DSCN2944

Ah…just thinking these words does two things to my heart.  One – it makes it leap with joy, as it means we might actually get to escape for a day or two.  Second – it paralyzes it with fear, knowing that we won’t be close enough to handle any problems, and my budget is about to take a huge hit. But to get the right farm sitter, we know it will cost, and with everything there is to do on a farm, whoever takes on the job will definitely earn their money.

Think you want to farm sit?  Take some time to do some serious research on it.  Ask a farmer or two if you can shadow them for a weekend or longer.  The more experience you get, the better off you are.  Believe me when I say the cows can sense your inexperience, and they will be sticking their tongue out at you – right before they make a prison escape.

Just to give you an idea of what you will be up against, here are a few things you need to think about before you send out enquiries:

1)  Are you a party animal?  Animals are a definite faction of most farms – but party animal isn’t one of them.  If you feel incomplete without having gone out every weekend night and not dragging in until the next morning, farm sitting isn’t for you.  Depending on the farm, the work day hours begin around 5:00 a.m., and will end somewhere around dark:thirty.  There is a lot you will be required to do – feeding animals, checking water supplies, walking fence lines, harvesting vegetables and properly storing them, etc.  On smaller farms, you may end up having to milk a cow or goats, strain the milk and get it in a cooler – all within around 15 minutes or so.

2)  Are you directionally challenged?  I don’t mean whether or not you know North from South.  I mean, can you follow directions?  Most farmers have a certain way of doing things, and doing them in a certain order.  There is a method to their madness.  So, that list they left for you?  You need to read it carefully and be able to fully understand what they are asking you to do.  You also need to do this before they leave and ask any questions you have.  Take notes if necessary.  When the farmer takes you on the rounds, carry the list with you so you can ‘see’ what they have written down. 

3)  Are you creative? Now is not the time to get creative, or think you know a better way to do it.  There is already a good chance the farmer has thought the same thing, tried it and discarded it.  Stick to what the farmer does.  It will save you time and effort, and most likely prevent a disaster.  If you have to be creative, bring your knitting or some other small craft you can work on during your down time.

4)  Are you strong?  A five-gallon bucket of feed probably weighs between ten and fifteen pounds.  By the time you walk out of the barn, down the lane, through a gate, get jostled by a herd of cows and make your way to the trough, that bucket can seem like it weighs fifty pounds.  Now, try it with a bucket in each hand.  You also will need a strong stomach.  If an animal gets sick, you don’t have time to upchuck your lunch.  You have just enough time to get to a phone, call someone on the emergency list and get back to the animal.  The smartest thing you can do is carry that emergency list in your pocket with your cell phone so you never have to leave the animal in the first place.  Pay attention to what is going on around the animal so you can describe what you know and have seen, smelled, or heard.  All of this can make a difference.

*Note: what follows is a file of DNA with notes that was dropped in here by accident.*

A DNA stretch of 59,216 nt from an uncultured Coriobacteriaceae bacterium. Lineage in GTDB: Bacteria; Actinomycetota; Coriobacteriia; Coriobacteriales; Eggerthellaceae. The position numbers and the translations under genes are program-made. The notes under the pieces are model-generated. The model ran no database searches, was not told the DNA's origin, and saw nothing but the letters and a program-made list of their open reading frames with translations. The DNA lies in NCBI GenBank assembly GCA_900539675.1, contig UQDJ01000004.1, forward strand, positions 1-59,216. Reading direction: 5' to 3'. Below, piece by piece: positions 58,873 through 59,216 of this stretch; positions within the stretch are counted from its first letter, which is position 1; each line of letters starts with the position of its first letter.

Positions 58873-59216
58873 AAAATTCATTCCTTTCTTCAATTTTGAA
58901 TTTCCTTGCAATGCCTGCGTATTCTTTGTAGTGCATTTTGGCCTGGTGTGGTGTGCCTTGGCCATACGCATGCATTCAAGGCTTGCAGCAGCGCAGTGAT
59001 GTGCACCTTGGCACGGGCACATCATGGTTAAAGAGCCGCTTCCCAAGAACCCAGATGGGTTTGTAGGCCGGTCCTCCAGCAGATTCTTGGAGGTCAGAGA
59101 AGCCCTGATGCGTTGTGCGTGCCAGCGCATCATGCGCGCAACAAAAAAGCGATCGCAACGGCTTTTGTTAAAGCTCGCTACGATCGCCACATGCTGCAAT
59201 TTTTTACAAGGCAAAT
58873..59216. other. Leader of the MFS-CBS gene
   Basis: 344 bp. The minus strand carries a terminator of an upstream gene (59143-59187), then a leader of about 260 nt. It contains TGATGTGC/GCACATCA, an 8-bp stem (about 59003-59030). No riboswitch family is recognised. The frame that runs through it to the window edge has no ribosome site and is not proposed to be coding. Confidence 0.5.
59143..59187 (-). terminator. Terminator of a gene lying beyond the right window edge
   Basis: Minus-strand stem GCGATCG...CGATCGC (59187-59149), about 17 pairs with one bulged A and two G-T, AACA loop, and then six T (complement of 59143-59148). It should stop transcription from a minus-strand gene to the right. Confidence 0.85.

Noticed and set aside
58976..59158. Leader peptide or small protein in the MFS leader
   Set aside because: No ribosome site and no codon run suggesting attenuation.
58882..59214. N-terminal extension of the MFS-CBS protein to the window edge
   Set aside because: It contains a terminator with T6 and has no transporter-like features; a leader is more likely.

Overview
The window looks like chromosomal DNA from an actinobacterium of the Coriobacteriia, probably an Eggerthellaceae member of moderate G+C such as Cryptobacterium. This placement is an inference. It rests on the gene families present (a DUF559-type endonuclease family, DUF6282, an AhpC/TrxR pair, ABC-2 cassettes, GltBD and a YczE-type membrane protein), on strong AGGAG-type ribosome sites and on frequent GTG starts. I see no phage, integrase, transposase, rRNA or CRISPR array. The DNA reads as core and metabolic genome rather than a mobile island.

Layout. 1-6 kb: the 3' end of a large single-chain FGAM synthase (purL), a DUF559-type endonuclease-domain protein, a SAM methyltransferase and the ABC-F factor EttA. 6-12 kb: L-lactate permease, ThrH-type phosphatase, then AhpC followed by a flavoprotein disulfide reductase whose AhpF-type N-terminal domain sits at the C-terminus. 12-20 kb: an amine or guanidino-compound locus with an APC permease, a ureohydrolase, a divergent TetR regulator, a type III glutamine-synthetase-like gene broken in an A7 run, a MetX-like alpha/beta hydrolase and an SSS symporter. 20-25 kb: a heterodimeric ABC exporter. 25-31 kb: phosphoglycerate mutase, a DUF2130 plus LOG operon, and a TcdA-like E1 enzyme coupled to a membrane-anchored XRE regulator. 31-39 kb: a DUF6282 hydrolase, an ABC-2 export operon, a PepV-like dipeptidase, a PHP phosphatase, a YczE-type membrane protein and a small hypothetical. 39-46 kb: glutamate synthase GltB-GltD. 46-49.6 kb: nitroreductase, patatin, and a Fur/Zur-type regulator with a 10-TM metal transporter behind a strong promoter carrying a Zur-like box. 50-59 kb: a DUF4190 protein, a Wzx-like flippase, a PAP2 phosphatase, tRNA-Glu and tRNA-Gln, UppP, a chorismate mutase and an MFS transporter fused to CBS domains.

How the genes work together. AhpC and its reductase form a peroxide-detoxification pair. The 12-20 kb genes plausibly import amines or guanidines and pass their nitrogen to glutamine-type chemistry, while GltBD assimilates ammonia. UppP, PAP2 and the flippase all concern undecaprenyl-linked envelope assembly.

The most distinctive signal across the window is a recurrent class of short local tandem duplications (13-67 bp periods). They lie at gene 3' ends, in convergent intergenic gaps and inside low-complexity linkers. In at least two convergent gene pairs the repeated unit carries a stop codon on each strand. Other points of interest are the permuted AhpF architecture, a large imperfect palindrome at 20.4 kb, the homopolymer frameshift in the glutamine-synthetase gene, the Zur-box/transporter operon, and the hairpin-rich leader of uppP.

5)  Are you a vet?  If not, then do NOT give any kinds of medication without the vet (or an extremely knowledgeable neighbor) telling you to.  Giving meds to animals is nothing like giving them to a human.  You can quickly do more harm than good, as most meds require a tube or a syringe.  More than likely, they won’t ask you to – the damage that can be done could easily be worse than the initial injury or illness.

6)  Do you panic easily?  Find another profession.  Cows get out.  Animals get sick.  Predators usually love the all you can eat buffet at a chicken coop.  Your first priority is to stay calm and move fast.  That gate that you left open?  If you move fast enough, you may just get it closed before the cows do escape.  Sick animal?  They can feel and sense your panic, and it frightens them.  And that gate?  First rule of farming, leave every gate the way you found it.

7)  Are you afraid of the dark?  Most farms are in rural areas, and the only night lights you get are the stars – and the moon if you are lucky enough to farm sit when it is full.  Being afraid of the dark, with only a flashlight to guide you, can get pretty spooky in unfamiliar surroundings.  If you are given the chance, spend a night or two with the farmer so you can get familiar with the routine and the layout of the farm.  Head out to the barn, coop or pastures after dark so you can get your night time bearings.  Oh.  If the farmer is a single person of the opposite sex?  For the sake of yours and his/her safety and reputation, omit this step.  Figure out another way to do it.

Farm sitting can be just as hard, if not harder, on you as it is the farmer.  It is a rewarding job, especially if you think you may want to own a farm someday.  It is perfect on-the-job training, and gives you a sense of what it will be like.  Like any job, it has its ups and downs, its joys and heartbreak.  But over all, it is a worthy job to undertake.

 Are there any farmers out there that want to add to the list?  I know this barely skims the surface, so please feel free to add your two cents worth!